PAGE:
The other common method of making rosé involves direct pressing of the grapes.  This method is the most common and generally is considered the benchmark for crafting quality rosé.  Both Franchi and Batarseh praised the fact that crop levels, sugar levels, acidities, and harvest dates can all be controlled in the vineyard and tailored to make the absolute best rosé.  They both also press the juice off the grape skins without any maceration time resulting in a stunning pale pink color.  Often you will see this wine labeled as vin gris.  At Tablas Creek, this limpid direct press juice is destined to become their acclaimed Patelin de Tablas Rosé.  Franchi said that they prefer to co-ferment their Grenache, Mourvedre, Counoise, and Syrah juice for this wine.  This wine is definitely styled in the tradition of the great Provençal rosés with its dominant bright strawberry notes coming from the majority Grenache.  At Kesseler the direct press juice is blended with the saignée juice for the final wine.  Batarseh likes the interplay of qualities produced by using both methods, noting that the direct press juice brings a light, bright, acid-driven quality to the final wine. 

via Wine Folly (www.winefolly.com)

via Wine Folly (www.winefolly.com)

I asked Franchi what her favorite grape is to work with in the production of rosé.  After some thought she answered, “Grenache,” and referenced the absolutely heavenly, heady aroma released by the vats of fermenting Grenache in the cellar.  Indeed, when studying many of the great rosé-producing areas of the world, Grenache often seems to pop up.  It makes sense when considering that Grenache is a very thin-skinned grape and overall has less color-lending phenolic compounds than other red grapes.  Franchi also referenced the little-known Rhone Valley grape Counoise as contributing a nice softness and darker red fruit flavors to their rosés as well as those produced in Southern France.  Often Syrah is also added also its wonderful spicy character.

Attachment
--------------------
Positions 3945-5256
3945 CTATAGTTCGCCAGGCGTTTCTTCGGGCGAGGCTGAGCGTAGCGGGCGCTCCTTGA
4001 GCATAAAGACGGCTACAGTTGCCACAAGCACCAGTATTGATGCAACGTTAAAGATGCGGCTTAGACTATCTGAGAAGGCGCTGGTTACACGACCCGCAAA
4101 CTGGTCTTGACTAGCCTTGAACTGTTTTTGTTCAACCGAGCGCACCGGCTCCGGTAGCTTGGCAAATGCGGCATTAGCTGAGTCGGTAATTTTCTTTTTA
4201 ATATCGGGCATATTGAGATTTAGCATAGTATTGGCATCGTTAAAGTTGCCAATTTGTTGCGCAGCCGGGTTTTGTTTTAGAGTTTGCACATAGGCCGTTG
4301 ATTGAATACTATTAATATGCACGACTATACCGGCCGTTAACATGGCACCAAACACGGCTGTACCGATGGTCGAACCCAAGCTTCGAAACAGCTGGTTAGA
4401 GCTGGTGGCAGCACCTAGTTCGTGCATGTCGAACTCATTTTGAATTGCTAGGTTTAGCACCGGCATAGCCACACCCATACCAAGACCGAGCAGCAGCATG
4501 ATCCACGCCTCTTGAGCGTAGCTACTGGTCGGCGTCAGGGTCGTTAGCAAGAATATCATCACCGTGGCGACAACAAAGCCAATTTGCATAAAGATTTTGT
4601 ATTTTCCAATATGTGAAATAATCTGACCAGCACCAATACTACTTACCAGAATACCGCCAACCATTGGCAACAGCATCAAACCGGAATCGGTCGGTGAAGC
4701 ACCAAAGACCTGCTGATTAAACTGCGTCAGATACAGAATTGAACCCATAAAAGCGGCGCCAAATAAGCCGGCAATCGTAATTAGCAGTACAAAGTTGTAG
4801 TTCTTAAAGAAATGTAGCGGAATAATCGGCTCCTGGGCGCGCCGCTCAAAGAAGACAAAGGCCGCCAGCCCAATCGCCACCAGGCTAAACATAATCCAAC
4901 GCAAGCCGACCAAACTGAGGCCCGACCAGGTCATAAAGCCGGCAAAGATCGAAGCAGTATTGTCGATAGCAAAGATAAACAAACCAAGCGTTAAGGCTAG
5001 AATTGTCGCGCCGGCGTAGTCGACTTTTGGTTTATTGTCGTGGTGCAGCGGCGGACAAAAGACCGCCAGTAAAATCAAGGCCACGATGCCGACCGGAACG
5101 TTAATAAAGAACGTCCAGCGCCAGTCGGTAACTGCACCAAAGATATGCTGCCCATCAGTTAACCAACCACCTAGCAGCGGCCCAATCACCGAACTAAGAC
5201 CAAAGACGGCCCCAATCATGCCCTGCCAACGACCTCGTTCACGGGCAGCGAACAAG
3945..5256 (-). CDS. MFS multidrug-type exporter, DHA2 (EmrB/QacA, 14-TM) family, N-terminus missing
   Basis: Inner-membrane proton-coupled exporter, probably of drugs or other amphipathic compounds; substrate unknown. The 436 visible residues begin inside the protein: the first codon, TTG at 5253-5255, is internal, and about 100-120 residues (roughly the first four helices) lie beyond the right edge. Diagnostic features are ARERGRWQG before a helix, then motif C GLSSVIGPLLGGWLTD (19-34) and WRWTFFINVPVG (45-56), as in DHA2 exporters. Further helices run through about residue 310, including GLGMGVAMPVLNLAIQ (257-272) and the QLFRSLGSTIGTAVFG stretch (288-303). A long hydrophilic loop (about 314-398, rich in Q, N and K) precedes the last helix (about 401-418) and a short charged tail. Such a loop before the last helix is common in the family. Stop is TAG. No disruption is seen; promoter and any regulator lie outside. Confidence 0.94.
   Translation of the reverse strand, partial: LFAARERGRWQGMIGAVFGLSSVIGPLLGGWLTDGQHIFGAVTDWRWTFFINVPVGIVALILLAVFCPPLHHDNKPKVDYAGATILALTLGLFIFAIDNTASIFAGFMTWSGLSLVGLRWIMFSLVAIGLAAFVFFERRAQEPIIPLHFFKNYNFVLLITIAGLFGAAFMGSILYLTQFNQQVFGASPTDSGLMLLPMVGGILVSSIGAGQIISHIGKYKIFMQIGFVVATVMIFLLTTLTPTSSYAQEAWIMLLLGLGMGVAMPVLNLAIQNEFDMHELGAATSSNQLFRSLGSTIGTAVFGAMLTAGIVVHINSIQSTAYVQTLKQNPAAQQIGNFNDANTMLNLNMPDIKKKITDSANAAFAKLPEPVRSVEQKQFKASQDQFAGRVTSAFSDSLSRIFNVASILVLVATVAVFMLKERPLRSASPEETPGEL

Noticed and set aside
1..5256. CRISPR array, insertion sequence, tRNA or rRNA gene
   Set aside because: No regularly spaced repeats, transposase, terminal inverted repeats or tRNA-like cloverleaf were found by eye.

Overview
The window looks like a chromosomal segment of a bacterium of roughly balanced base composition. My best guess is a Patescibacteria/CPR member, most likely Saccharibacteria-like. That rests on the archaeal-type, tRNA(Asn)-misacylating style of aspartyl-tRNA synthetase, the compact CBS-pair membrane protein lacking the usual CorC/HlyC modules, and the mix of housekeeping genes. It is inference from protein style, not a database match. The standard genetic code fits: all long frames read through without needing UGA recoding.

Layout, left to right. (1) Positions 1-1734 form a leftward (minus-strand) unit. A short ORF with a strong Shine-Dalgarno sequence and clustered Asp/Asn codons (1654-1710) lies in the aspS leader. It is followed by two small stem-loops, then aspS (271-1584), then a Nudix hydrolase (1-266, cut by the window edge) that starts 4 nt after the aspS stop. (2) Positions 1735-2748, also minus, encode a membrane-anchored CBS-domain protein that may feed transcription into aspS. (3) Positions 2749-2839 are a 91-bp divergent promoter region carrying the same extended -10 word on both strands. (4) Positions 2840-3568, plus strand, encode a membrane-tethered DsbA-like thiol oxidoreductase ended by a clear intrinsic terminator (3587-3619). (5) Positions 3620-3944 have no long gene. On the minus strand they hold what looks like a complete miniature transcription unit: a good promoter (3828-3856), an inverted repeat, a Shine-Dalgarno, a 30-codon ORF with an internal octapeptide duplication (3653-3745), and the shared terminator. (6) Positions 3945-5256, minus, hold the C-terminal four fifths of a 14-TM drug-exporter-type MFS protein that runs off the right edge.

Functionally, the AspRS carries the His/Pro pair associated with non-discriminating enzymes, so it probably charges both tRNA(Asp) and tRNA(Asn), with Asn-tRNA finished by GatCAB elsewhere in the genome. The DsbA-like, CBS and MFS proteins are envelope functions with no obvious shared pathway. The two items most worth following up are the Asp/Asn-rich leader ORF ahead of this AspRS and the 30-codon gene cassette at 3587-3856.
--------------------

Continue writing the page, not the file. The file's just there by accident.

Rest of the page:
Grenache Grapes

Grenache Grapes

At Kesseler, Batarseh works exclusively with Pinot Noir for rosé production.  Once again we find a grape with thin skin and low levels of phenolic compounds.  It’s no surprise that in most of the world’s great Pinot Noir regions there is also usually concurrent rosé production (think Marsannay in Burgundy, Oregon, Germany, and the Loire Valley).  Producers in these regions get the dual benefits of producing a gorgeous berry-scented rosé and intensifying the often light juice destined for their Pinot Noir bottlings.  At Kesseler, considered one of Germany’s premier Pinot Noir specialists, their rosé shows beautiful berry and cherry notes while maintaining an elegant and exciting tension.  It’s definitely refreshing but has the stuffing for year-round drinking. 

Pinot Noir

Pinot Noir

Next time you’re buying a bottle of rosé for the lunch table, pool, or just a summer evening with friends, talk with the wine specialist or turn that bottle over and read the back label.  Besides the important visual clues from the color, you’ll gain some great perspective on what’s in a bottle by simply knowing how it’s made.  And don’t be embarrassed for buying it! 

As Franchi told me, “The stigma is over.  Rosé is one of the most delicious, versatile, and food friendly wines out there.”  Think pink!!

Mulled Wine Day

Today is National Mulled Wine Day!